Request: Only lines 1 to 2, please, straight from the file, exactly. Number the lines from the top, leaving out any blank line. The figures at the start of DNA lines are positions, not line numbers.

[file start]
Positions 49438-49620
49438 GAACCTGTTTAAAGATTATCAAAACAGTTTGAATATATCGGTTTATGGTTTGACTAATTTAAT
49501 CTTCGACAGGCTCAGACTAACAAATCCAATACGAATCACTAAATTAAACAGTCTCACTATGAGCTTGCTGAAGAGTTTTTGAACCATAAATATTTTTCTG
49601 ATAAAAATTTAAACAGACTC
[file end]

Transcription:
Positions 49438-49620
49438 GAACCTGTTTAAAGATTATCAAAACAGTTTGAATATATCGGTTTATGGTTTGACTAATTTAAT